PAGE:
LG IPS236V ReviewManufacturer: LG
UK price (as reviewed): £147.40 (inc VAT)
US price (as reviewed): $249.00 (ex tax)
With the monitor market now focused on the 16:9 ratio, many of us are clinging protectively to our 16:10 monitors. However, if you’re upgrading from an older monitor, the recent introduction of budget 16:9 monitors that use IPS panels shouldn’t be overlooked. LG is the latest manufacturer to clamber on board the bandwagon, following ViewSonic, whose VP2365wb
23in IPS monitor is our current favourite for less than £200.
The 23in IPS236V is an LG Flatron monitor with a native resolution of 1,920 x 1,080 and an almost unbelievably low retail price of £147.40 (did someone forget to carry the 2?). This price is made all the more amazing by the fact that just a few weeks ago the IPS236V was retailing for £191.
Despite this low price the IPS236V still differentiates itself from the competition via its LED backlight which, if you believe the hype, allows for slightly lower power draw and a more even backlight. While it felt cooler than other monitors when switched on, this is more than likely due to the fact that it has an external power brick.
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The IPS236V looked set for an interesting battle with the ViewSonic, then, but its physical attributes leave a lot to be desired. The stand is fairly attractive but flimsy, and wobbles significantly. This issue is magnified by the large, glossy bezel.
The IPS236V’s stand also lacks the adjustment offered by the ViewSonic. You can only tilt the screen – there’s no swivel or, more importantly, height adjustment; the latter is particularly useful for obtaining a comfortable viewing level with your eyes. All the usual inputs are included: D-Sub, DVI and HDMI. The latter is missing from the ViewSonic, and allows for an easier connection with devices such as games consoles or Blu-ray players.
The IPS236V is also lacking when it comes to brightness, offering 250cd/m2 while the ViewSonic offers 300cd/m2
. Both are equipped with IPS panels, although the LG sports an S-IPS variety, as opposed to the e-IPS model included with the ViewSonic.
Needless to say, both panels are massively superior to older TN panel monitors in terms of image quality. The IPS236V was particularly sharp and vibrant. Initially, the Lagom image test suite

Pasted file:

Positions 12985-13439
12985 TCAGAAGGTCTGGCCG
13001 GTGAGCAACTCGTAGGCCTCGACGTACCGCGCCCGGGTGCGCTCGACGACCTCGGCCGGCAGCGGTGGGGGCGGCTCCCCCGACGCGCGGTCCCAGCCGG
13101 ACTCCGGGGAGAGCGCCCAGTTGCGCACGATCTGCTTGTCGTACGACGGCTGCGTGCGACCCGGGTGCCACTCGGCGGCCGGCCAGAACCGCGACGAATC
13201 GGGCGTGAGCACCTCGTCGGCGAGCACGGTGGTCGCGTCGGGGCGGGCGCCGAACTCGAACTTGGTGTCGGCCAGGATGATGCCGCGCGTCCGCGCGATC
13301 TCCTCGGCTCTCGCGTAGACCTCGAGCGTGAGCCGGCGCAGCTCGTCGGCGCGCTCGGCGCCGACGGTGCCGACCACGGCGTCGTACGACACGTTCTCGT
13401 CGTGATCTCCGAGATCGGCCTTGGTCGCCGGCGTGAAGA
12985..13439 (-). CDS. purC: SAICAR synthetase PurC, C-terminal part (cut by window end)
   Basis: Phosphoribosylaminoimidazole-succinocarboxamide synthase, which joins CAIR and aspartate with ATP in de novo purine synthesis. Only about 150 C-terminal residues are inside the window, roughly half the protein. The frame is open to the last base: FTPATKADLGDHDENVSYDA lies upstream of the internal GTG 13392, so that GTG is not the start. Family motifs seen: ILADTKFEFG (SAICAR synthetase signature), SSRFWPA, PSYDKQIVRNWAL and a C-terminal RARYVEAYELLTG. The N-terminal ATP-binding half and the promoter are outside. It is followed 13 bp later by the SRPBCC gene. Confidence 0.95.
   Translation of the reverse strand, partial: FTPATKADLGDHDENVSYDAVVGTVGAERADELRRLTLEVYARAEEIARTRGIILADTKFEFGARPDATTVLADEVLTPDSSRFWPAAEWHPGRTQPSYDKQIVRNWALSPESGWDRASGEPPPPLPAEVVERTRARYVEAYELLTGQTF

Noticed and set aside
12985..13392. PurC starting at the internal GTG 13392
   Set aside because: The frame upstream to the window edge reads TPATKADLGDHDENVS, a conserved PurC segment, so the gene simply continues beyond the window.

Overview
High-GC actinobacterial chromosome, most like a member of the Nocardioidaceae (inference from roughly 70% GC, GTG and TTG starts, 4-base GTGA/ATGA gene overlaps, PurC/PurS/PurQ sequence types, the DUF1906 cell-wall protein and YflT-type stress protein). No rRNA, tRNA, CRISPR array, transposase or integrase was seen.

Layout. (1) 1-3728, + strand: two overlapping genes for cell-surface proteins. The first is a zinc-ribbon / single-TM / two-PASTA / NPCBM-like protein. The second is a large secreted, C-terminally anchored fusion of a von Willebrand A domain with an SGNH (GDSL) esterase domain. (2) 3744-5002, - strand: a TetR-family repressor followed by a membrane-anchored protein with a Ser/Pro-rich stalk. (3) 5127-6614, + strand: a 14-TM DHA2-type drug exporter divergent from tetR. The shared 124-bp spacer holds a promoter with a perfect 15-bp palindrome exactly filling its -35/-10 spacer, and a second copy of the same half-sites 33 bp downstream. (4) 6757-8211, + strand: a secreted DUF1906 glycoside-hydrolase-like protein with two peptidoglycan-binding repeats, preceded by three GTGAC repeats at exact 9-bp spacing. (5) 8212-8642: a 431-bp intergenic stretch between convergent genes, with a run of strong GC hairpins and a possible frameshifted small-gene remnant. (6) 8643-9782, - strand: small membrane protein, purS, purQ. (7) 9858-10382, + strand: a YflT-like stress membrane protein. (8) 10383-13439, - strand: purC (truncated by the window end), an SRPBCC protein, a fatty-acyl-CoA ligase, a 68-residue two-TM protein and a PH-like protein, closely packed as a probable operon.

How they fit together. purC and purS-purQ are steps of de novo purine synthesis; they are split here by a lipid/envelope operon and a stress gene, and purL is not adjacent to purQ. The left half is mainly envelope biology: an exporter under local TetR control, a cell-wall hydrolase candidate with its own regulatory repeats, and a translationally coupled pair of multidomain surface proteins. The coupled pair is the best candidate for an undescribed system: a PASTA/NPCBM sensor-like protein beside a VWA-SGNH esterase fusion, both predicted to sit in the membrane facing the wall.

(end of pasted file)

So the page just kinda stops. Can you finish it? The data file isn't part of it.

revealed a dire black level, but we rectified this by heading into the OSD and increasing the gamma level.
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We noticed some light bleed in the corners of the screen, but this was only noticeable in a dark room and with black backgrounds. Otherwise, the colour distribution was even. Viewing angles were also good, but there was a slight drop in contrast when viewing beyond a vertical 30˚ angle head on. This was most noticeable on white web pages; overall though, the monitor’s whites were impressive.
In games and videos, the claimed 5ms response time meant that any ghosting was imperceptible, even in fast-paced games. Blacks were punchy if a little stark compared with those from some of the more advanced TN panels we’ve seen recently, while our input lag test revealed a peak of about 40ms of lag behind our control monitor. This is the same peak input lag we saw with the ViewSonic, but the IPS236V’s average input lag was a little higher.
There is no doubting the fact that the LG IPS236V is tremendous value - it’s a competent IPS screen for £150, after all. You even get LED backlighting, which makes the screen particularly vibrant and punchy.
The IPS236V does face some competition from the ViewSonic VP2365wb
which while more expensive, has height adjustment, a better stand and suffers less from input lag. Given that image quality was roughly equivalent between the two though we’d be remiss if we didn’t recommend the IPS236V as it’s a fantastically cheap way to get hold of an IPS screen